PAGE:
By Jon Clarke
IT’S gusting 45 knots and my lines have just got tangled with the only other kitesurfer within half a kilometre.
We’re two metres deep in the briny and with the waves crashing over our heads it is impossible to hear the urgent instructions our teacher is barking from the beach.
Could it get any worse?
Well for starters I am caught up with the only other student on my course – Stefan, a German, based in Zurich – and he is just as clueless as me. And second, just as I finally unhook the last of my four lines from his kite, I am jolted stiff from an electric-style shock from below.
Quite unsure what the hell is going on, in my panic I pull the red emergency cord, as I have been instructed to do.
The problem is it is not the emergency cord I have pulled, but the emergency-emergency cord, (the one you are not meant to pull) – and next thing we are watching my kite go shooting off towards Africa.
It’s like Apollo One as within seconds the 3.5m comet is almost out of sight as it tumbles and somersaults its way south at a rate of knots – 45 to be exact.
When we finally clamber out the sea, our Slovakian instructor is completely beside herself. She has been screaming blue murder from the beach and is only marginally consoled that nobody has drowned.
Luckily it is only a €250 beginner’s kite and luckier still one of only a dozen brave souls daring enough to risk this particularly crazy Tarifa morning (one of the windiest for months, I am told) zooms off after it.
A 10-minute walk down the beach later and he has fished it out, rolled it up and delivered it to us on the shore, before calling us a complete bunch of losers and shaking his bloodied little finger – cut by one of my lines – as proof of his endeavour.
Not a happy bunny, our instructor Veronica is at least cheered up when I tell her about the sudden electric shock that had led to my disgrace.
It turns out I had somehow stepped on a leguado (or sole), a flat fish that lurks on the rocks, and now it all makes perfect sense, she tells me.
I feel marginally better about the whole fiasco and somehow pluck up enough courage to get back in the water later that afternoon, when the wind has dropped just a little bit.
I had volunteered to undertake a three-day kitesurfing course with the Mistral team at Valdevaqueros beach, in Tarifa, as part of this special activities pullout.
While some insisted it must be the start of my mid-life crisis, others just felt sorry for me. I, quite frankly, was terrified.
Everyone knows how windy it gets in Tarifa. The wind turbines along the coast are going full tilt on my drive from Algeciras, and even my walk through the centre of the charming town got a little gusty.
But nothing compares to the sensation you first feel when you first walk onto the beach with the kite in one hand and your board in the other.
I was practically knocked off my feet as I stood on the sand, half of which had quickly got into every nook and cranny of my wetsuit not to mention eyes, ears and nose.
According to locals this is the windiest spot in Europe and has the best conditions for kite and wind surfing. So strong is the wind my instructor told me how a friend’s nine-year-old boy had been blown across their street earlier this year from one particularly enthusiastic gust.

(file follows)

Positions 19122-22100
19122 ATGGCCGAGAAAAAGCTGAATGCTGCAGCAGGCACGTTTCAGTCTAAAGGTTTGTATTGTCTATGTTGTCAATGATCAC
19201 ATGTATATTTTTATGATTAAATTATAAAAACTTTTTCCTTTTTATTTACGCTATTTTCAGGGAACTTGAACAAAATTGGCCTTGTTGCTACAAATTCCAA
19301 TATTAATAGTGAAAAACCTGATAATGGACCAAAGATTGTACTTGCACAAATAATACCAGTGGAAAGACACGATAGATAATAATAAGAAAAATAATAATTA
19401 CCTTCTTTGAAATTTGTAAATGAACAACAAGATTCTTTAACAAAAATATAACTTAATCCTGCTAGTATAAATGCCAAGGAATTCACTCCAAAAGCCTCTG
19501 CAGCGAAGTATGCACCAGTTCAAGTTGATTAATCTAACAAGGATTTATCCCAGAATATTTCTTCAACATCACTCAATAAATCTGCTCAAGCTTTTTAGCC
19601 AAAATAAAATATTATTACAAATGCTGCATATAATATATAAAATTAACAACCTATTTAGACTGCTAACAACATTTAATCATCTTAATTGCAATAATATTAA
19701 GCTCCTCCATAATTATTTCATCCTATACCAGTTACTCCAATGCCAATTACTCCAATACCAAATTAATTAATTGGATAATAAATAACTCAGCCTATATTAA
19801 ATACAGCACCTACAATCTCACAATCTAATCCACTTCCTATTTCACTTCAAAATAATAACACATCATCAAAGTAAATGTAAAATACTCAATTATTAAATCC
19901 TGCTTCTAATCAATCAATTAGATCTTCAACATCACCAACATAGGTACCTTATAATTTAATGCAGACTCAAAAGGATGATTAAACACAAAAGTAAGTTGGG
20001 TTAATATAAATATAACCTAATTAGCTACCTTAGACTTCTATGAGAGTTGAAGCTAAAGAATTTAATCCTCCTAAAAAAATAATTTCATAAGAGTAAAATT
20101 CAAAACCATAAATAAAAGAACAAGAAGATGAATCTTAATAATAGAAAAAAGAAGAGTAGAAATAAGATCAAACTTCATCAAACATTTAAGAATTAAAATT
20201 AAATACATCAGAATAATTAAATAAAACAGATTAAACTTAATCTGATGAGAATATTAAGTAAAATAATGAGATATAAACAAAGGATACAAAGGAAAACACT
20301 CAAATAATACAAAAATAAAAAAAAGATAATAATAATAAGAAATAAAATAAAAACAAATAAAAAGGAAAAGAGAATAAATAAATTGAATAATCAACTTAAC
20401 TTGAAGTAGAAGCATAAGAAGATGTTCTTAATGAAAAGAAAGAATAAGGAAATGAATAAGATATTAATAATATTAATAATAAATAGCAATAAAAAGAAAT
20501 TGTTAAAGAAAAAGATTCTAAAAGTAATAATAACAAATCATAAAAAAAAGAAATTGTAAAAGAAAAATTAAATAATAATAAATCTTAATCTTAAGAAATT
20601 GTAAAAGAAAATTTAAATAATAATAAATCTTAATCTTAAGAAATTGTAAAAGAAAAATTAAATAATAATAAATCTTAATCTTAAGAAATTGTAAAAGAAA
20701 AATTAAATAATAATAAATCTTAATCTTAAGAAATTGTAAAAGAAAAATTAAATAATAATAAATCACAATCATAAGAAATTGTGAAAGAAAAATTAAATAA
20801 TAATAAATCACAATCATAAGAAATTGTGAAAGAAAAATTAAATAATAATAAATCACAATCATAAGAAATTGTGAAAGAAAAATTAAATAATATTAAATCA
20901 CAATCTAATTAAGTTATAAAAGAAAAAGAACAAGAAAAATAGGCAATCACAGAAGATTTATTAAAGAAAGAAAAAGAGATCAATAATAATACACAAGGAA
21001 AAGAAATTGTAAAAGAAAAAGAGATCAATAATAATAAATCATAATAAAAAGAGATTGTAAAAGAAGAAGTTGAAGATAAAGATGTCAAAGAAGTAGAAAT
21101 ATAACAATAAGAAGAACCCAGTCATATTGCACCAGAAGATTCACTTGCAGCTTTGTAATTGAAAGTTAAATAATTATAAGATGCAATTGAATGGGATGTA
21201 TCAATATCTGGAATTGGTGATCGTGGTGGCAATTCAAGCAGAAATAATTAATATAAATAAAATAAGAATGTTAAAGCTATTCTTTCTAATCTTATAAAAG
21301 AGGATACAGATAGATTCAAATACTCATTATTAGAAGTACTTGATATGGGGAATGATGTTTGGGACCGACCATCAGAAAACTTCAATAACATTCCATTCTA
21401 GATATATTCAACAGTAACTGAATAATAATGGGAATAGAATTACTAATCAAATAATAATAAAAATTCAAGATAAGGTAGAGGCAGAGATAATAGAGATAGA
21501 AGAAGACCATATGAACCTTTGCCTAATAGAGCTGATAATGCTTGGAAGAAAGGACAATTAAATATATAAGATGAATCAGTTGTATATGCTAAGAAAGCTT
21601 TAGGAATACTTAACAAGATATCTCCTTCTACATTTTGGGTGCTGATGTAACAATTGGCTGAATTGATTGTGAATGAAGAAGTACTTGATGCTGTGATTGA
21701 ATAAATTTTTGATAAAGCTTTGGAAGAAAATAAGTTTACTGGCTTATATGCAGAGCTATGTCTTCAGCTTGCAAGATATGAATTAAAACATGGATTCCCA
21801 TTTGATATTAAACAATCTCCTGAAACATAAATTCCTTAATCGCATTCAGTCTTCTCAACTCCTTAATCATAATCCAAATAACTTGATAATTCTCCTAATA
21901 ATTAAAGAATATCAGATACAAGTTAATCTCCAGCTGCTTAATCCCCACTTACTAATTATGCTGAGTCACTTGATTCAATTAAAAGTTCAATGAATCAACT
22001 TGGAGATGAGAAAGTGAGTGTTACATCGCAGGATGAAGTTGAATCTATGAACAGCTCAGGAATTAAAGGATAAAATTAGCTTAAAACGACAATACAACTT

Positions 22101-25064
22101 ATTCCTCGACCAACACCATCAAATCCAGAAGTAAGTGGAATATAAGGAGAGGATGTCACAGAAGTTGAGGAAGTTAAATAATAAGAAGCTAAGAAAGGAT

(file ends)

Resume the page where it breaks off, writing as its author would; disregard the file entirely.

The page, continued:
It seemed somehow inconceivable that at the age of 45 I was opting for this intense sport, instead of quietly practicing my golf swing.
But there are some challenges in life worth undertaking and by the second day I had finally found some rhythm.
Going through the discipline of rigging up your kite is all part of the learning process and the team at Mistral insist that the safety side of the sport is carefully explained.
You certainly feel more confident going out with a fully qualified instructor, even if our Eastern European belle had a bark on her worse that an East London fishmonger.
After two days of learning to effectively fly the kite, we were slowly introduced to the water, first getting dragged one way (out to sea) and then dragged back in by the wind. It instilled confidence and by the third day when the board was introduced I was raring to go.
Sadly though, it is not just jumping onboard. With the wind still howling around the 35/40 mark and plenty of waves, it is anything but easy getting the board attached to your feet while lying in the water and trying not to sink.
That said, by the second lesson in the afternoon I was finally floating along with the board on my feet and actually standing up (albeit for a brief few seconds) when I got the ‘figure of eight’ motion right.
But as experienced kitesurfer and Tarifa stalwart Tony Cassidy tells me, I’m not a million miles off.
“Once you’ve done your three days and you can finally stand up on the board, do another three lessons and get your confidence up,” he advised me.
“You really need to get the lessons to get the confidence.”
And as we all know, it’s all about the confidence. So apparently I’ll just need a few more hours lessons and I’ll be skimming across the waves with the best…
I can hardly call myself a kitesurfer, but one thing’s for certain when the autumn comes around I’ll be back for another go.
good piece, everytime i have driven by the beach in Tarifa i often wondered how hard it would be to kite surf, now i know, good for you for giving it a go